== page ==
Latest phishing campaign hits potential Zoom users with malware

Threat actors modified Zoom, a popular video conferencing app, and used a scam website to deliver malware to users’ devices in a phishing attack, Cyble Research & Intelligence Labs (CRIL) report says.

Hackers usually target virtual communication tools such as Zoom to easily deliver malware to the user’s machine. This time, according to CRIL, IcedID malware was used in a phishing campaign.

IcedID, also known as BokBot, is a banking trojan that enables attackers to steal victims’ banking credentials. This malware primarily targets businesses and can be used to steal payment information. In addition, IcedID acts as a loader, allowing it to deliver other malware families or download additional modules.

IcedID usually spreads via spam emails with malicious Office file attachments. However, in this campaign, the attackers employed a phishing website to deliver malware, which is not a typical distribution method.

A highly convincing phishing page that looked like a legitimate Zoom website was used to trick users into downloading the IcedID malware.

When users clicked on the download button, they were prompted to get a Zoom installer file, but the latter was actually a disguised version of the IcedID malware. It’s not, however, officially known if user data was stolen.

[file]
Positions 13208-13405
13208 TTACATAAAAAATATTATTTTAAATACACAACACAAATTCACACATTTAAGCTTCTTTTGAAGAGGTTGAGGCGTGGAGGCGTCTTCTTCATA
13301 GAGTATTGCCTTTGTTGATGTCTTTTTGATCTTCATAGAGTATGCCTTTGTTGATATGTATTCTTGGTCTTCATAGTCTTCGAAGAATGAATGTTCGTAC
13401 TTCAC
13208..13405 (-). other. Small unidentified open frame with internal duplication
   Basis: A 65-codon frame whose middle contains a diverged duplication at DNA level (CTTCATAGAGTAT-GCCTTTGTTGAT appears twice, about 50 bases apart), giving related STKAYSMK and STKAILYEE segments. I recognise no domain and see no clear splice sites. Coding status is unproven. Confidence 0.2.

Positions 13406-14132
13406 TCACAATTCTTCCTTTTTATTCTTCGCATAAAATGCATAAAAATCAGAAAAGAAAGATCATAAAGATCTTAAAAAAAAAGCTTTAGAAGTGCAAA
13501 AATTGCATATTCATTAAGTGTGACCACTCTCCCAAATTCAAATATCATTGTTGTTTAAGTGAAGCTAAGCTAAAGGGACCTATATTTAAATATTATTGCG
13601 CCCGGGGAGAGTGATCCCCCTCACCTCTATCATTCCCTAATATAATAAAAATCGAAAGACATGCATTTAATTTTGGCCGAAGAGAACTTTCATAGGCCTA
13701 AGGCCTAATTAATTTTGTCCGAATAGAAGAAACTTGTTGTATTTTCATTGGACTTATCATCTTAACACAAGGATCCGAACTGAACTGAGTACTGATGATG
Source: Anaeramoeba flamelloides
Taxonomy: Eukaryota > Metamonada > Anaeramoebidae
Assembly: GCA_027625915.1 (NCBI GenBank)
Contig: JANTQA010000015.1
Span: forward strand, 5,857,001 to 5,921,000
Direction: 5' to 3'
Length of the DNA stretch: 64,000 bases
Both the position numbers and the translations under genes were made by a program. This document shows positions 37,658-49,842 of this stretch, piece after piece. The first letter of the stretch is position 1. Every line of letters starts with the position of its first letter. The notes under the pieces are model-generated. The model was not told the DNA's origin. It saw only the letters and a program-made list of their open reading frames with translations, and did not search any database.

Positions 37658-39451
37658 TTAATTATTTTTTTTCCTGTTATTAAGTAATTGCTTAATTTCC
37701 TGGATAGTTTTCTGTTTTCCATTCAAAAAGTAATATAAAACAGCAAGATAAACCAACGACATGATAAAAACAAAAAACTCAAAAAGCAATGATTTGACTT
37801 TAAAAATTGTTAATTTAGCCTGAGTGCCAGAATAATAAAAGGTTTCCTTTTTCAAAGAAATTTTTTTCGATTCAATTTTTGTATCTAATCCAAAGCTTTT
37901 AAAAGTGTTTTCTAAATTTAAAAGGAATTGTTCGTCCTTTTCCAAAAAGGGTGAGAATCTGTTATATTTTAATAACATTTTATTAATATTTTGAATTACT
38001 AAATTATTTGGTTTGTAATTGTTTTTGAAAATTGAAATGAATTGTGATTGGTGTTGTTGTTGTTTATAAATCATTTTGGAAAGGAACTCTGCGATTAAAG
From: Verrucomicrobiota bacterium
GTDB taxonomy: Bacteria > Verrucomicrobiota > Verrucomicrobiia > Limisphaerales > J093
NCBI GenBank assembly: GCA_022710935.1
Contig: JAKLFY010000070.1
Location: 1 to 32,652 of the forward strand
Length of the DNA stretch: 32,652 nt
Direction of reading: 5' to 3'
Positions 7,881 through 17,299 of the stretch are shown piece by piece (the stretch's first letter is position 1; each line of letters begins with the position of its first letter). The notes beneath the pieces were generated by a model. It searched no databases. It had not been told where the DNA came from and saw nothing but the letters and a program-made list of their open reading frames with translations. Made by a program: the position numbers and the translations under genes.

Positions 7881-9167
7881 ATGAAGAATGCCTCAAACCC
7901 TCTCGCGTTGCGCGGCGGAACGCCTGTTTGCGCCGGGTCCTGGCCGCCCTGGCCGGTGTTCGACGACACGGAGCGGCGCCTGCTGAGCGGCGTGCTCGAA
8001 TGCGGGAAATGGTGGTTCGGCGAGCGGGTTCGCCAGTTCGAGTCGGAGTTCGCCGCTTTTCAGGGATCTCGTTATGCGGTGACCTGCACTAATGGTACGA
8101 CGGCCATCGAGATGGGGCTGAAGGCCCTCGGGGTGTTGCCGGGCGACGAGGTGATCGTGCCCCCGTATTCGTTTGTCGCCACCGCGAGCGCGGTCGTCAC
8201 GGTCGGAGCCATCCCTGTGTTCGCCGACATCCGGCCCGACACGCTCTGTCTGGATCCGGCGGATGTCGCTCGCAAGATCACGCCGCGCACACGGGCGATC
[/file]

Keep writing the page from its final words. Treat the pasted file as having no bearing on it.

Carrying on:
Threat actors are fond of impersonating and exploiting online platforms that had become increasingly popular in recent years, particularly due to the COVID-19 pandemic, when remote work became standard.

In an attack at the beginning of 2022, described by Armorblox, social engineering was used to mimic an email invite to start a Zoom meeting and trick 10,000 users into clicking a malicious link.

The general advice experts give is to act carefully – pause, take a step back, and examine carefully before clicking a link or downloading an attachment. Phishing emails often contain small grammatical errors, use emails that only resemble the original sender, or add links that do not lead where they’re supposed to lead.

On an organizational level, investing in appropriate cybersecurity training for employees might protect the business from the aftermath of phishing attacks even better than some security products.

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